Kirsty Park, Ben McCarthy and Jim Harris
November 2022

The challenges of ecosystem restoration

Meadow with wild flowers and hay bales

environmental SCIENTIST | Ecosystem restoration: Securing biodiversity, complexity and resilience | September 2022

Kirsty Park, Ben McCarthy and Jim Harris examine the drivers and challenges of setting and achieving ecosystem restoration goals.

At first people refuse to believe that a strange new thing can be done. Then they begin to hope it can be done. They see it can be done. Then it is done and all the world wonders why it was not done centuries ago.1 

While the need and urgency for ecosystem restoration is widely recognised – as reflected in the current United Nations Environment Programme’s Decade of Restoration2 – how to translate such a laudable ambition into tangible biological outcomes is problematic while fundamental challenges of what restoration means in practice and how to achieve it remain. For example, what interventions will be appropriate to meet the challenges of locked-in environmental change and how can these be translated into tangible actions at a sufficient scale? What are the key issues that remain to be resolved in order to achieve ecological restoration and what are appropriate targets that are fit for the future and work with the current knowledge gaps and inevitable land use choices that society faces (see Figure 1)?

Key drivers of ecosystem restoration


Figure 1. Conceptual figure illustrating the key drivers influencing the success or otherwise of restoration goals.

Framing our restoration ambitions

Although the aim of restoration sounds like it should be obvious – to bring back or re-establish something of the past – there is increasing scrutiny on whether returning land to some previous habitat type with its suite of characteristic species is always appropriate.3 Even where this is practically viable, there is little evidence to suggest that such habitats and ecosystems will necessarily be resilient to the future pressures and drivers of environmental change.

This becomes increasingly pertinent as attention shifts to the societal benefits of restored ecosystems and the services they deliver, such as reduced flood risk from restored flood plain functionality. While such nature-based solutions provide opportunities to meet the interdependent crises of biodiversity loss, ecosystem degradation and climate change, the scale of the necessary response brings into sharp focus the effectiveness of our interventions to go beyond halting the loss of biodiversity into a future focus on the science and practice of ecological restoration.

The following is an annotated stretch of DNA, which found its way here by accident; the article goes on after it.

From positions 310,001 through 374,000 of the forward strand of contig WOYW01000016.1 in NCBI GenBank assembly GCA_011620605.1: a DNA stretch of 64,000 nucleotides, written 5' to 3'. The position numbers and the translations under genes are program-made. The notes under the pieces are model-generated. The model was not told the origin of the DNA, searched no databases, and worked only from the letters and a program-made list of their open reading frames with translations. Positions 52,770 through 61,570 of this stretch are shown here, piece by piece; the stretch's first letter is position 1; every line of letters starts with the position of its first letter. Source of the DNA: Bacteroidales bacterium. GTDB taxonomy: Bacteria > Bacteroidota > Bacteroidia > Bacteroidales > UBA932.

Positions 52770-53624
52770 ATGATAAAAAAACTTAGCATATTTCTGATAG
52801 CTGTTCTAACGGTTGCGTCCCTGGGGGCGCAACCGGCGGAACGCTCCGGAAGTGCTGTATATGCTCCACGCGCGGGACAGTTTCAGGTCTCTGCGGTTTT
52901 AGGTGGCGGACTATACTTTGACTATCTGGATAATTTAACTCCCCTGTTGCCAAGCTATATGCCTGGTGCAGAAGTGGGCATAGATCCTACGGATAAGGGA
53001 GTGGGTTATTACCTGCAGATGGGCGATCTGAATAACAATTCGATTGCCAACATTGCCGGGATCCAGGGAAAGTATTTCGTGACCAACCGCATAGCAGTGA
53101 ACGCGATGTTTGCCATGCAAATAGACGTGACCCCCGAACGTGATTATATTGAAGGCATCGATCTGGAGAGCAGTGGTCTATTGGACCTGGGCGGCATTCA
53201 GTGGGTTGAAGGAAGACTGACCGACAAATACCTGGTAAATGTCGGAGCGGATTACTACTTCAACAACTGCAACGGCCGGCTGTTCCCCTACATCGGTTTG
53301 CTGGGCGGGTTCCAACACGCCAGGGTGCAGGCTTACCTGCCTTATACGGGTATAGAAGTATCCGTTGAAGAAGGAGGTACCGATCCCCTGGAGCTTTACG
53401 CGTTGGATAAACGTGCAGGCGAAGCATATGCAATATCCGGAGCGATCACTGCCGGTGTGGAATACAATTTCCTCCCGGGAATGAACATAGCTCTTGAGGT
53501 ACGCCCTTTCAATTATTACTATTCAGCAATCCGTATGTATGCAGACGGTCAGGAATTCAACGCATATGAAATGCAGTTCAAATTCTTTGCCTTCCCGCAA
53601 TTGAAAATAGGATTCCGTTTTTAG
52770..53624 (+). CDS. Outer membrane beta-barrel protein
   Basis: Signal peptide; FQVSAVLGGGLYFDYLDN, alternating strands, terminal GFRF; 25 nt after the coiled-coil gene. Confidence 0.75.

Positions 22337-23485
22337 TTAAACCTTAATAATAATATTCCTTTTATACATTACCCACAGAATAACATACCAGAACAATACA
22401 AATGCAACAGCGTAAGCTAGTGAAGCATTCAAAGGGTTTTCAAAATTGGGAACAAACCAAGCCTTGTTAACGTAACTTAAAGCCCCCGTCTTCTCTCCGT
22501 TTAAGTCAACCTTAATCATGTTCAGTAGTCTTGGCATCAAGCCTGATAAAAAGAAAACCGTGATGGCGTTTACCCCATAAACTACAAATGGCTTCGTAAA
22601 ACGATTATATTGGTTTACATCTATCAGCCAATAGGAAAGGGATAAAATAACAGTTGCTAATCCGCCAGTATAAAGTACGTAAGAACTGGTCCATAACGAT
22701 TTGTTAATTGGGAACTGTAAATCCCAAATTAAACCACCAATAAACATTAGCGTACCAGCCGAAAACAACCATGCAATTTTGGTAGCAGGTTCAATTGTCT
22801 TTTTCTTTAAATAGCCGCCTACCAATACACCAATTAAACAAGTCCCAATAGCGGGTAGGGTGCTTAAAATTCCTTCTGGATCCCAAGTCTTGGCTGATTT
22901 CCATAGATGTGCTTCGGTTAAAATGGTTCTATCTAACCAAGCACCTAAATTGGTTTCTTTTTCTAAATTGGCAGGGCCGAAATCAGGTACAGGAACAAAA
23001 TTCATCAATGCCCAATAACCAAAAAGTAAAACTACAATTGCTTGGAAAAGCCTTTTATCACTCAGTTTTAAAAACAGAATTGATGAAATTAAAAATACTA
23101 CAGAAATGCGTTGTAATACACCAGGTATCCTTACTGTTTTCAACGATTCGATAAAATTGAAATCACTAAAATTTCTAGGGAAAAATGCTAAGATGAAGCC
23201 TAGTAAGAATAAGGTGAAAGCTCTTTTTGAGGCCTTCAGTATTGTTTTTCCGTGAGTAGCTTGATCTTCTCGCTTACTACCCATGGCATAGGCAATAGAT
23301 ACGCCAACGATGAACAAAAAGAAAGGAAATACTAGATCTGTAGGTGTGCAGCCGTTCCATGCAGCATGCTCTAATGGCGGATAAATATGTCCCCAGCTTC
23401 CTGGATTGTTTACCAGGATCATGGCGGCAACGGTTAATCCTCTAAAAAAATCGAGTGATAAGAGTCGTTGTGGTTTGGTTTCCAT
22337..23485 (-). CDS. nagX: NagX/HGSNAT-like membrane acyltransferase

The Making Space for Nature report rightly called for more nature sites to be ‘more, better, bigger and joined up’ to reverse the decline of UK biodiversity and remains a cornerstone of UK conservation policy and practice.4 This policy approach remains wholly relevant to mitigating and adapting our extant biodiversity to climate change and other environmental pressures. However, as the review panel concludes, the existing network of sites is insufficient to halt the loss of biodiversity and meet current nature targets. What is more, the scale of the twin biodiversity and climate emergencies requires an accelerated adoption of nature-based solutions and at scale, begging the question: how do we best support and facilitate ecosystem recovery and establishment that is fit for the future, meets fundamental societal needs and secures ongoing public support?

The knowledge base for ecosystem restoration

The past 30 years have seen huge advances in the science and practice of restoration ecology. Seminal works by Hobbs and Norton5 and Whisenant6 set the scene for much that was to follow – including recognising the importance of managing abiotic barriers prior to biotic interventions,7 interconnection and feedback loops,8 the role of soil communities in determining re-establishment of plant communities in restoration sites,9 and exciting possibilities for using environmental DNA and soundscapes to assess restoration success.10,11 As early as the 1990s, practitioners were calling for sound scientific grounds upon which to base decisions.12 However, inherent uncertainty remains about how to set ambitious yet achievable goals given that ecosystems are dynamic and success is influenced by broader socio-political policies that can have greater sway on land use and land management decisions, especially at a landscape scale.